Part-Time Dieting Might Be the Trick to Losing Weight Successfully
One of the first rules of dieting is that to lose weight, you have to burn off more calories than you take in. But cut back on calorie intake too much or for too long, and the body responds by going into energy-conservation mode—slowing down the rate at which those calories burn, which can counteract those good intentions.
Now, Australian researchers say they may have a way to make dieting more efficient and to keep the body’s metabolism humming along at its normal clip—which means more pounds lost (and kept off) in the long run. The secret, they say, is taking a break from dieting every few weeks.
In their new study, published in the International Journal for Obesity, researchers from the University of Tasmania found that obese men who dieted continuously for 16 weeks lost less weight overall—20 pounds versus 31—than those whose diets followed a 2-weeks-on/2-weeks-off cycle for 30 weeks. The continuous dieters also lost less body fat than those in the intermittent group.
The intermittent dieters kept more of their weight off for the long-term, too. Six months after their diets had ended, the on-and-off group had maintained the most total weight loss since the start of the study—about 24 pounds versus only about 7.
So why did the on-again, off-again diet work so much better? The researchers think it has to do with something called adaptive thermogenesis—a process by which a person’s resting metabolism decreases when calorie intake is slashed. It’s a survival mechanism that’s helped humans stay alive during lean times (it’s sometimes called the “famine reaction”). But when an overweight person tries to lose weight, it can also work against them.
By limiting periods of calorie restriction to two weeks at a time, the authors believe they kept the famine reaction at bay—which allowed the study participants to burn more calories during those dieting periods.
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To conduct the study, the researchers provided meals during the study period. Overall, each group was assigned to 16 weeks of dieting, during which the men reduced their daily weight-maintenance calorie requirements by 33%. (On average, participants ate about 900 to 1,000 fewer calories per day during diet weeks.)
But while men in the continuous diet group stuck with their plan for 16 weeks straight, those in the intermittent group cycled on and off their diet every two weeks. During their off weeks, they ate their full caloric requirement—the number of calories required for weight to stay the same day-to-day, based on resting metabolic rate and self-reported physical activity levels.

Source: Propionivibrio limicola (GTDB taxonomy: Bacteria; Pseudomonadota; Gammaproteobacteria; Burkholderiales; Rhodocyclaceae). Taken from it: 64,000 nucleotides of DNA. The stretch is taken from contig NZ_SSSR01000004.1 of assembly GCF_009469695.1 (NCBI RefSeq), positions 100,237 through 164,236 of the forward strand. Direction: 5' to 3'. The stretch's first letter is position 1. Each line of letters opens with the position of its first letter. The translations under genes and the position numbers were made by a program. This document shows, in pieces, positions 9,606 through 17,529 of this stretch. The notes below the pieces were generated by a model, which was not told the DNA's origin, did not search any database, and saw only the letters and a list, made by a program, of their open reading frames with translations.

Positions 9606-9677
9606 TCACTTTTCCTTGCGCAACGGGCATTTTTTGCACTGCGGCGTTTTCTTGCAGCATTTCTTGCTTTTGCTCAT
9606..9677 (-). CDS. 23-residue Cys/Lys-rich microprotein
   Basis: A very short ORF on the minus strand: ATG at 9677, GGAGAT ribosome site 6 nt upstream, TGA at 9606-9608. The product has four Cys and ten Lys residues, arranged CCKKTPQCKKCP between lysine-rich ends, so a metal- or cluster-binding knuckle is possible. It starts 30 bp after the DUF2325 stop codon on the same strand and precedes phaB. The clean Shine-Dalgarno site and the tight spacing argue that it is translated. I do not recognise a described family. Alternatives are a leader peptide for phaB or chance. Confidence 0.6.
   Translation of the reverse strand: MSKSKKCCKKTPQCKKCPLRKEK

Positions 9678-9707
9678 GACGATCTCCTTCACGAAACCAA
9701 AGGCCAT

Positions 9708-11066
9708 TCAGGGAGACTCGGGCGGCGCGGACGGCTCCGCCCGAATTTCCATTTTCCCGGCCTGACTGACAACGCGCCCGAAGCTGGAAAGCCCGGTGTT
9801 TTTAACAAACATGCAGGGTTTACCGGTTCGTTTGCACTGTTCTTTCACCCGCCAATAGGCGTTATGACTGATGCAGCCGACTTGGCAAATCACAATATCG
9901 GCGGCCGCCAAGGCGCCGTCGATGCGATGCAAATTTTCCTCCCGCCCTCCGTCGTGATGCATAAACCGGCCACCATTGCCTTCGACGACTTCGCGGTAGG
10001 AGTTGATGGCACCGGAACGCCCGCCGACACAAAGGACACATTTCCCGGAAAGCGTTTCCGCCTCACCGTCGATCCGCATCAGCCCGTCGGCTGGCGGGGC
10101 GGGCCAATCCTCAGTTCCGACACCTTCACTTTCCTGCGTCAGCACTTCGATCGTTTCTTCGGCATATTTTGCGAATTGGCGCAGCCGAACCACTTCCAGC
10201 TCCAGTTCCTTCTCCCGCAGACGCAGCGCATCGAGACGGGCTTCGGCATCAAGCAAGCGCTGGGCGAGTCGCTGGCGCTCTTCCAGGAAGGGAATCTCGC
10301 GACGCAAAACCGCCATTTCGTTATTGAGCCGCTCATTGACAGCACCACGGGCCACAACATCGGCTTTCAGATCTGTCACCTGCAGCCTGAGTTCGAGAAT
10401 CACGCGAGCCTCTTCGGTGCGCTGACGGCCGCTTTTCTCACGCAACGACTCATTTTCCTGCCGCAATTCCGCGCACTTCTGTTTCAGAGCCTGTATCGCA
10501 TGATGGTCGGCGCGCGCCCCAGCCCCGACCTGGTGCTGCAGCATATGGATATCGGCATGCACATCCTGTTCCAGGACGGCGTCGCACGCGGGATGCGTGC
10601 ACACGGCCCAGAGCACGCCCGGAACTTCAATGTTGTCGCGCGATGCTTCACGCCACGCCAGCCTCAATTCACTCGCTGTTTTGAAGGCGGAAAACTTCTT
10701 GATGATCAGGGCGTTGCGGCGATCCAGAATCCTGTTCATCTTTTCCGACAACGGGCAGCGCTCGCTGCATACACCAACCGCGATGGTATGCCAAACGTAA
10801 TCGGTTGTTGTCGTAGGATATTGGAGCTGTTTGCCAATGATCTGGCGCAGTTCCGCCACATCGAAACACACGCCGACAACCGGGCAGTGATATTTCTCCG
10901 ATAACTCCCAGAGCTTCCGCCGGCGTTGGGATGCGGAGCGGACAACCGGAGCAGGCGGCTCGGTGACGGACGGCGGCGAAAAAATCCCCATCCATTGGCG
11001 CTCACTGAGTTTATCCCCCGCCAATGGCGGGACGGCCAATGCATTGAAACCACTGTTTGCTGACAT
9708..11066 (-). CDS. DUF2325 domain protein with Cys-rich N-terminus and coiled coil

Because of that, weight loss (or gain) during those off weeks was minimal. “Therefore, the greater weight loss in the [intermittent] group can be attributed to a higher rate of weight loss during the 8 x 2-week [energy-restriction] blocks, and not simply continual eight loss over a longer (30-week) intervention period,” the authors wrote in their paper.
Before you try the two-weeks on, two-weeks off diet strategy, though, know this: The authors were quick to point out that strict calorie-counting was also important during the non-diet weeks. Participants didn’t just eat whatever they wanted; they ate only what they needed to maintain a stable weight.
And that may be why the back-and-forth approach worked so well in this study, the authors say. In real life, taking a break from dieting could lead to an abnormally large appetite and overeating, “which may compromise weight loss,” they wrote.
They also point out that intermittent-fasting diets—programs that alternate no-holds-barred eating with several days very little or no food at all—don’t seem to work any better than continuous, steady dieting. “As such, incorporating periods of controlled energy balance, not simply variations in energy intake, may be necessary to realize the beneficial effects” of on-again, off-again dieting, they wrote.
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The study was small (32 participants completed it), and it could not determine whether two weeks on, two weeks off is an optimal pattern—just that it worked better than continuous calorie-cutting. And because the study only included men, it's unclear whether the same would be true for women. More studies are needed, the authors say, to see if this plan would still be effective outside of a tightly controlled lab setting.
Still, the authors concluded, their findings provide preliminary support for an on-and-off calorie restriction, and suggest that it may be a “superior alternative” to continuous diet plans.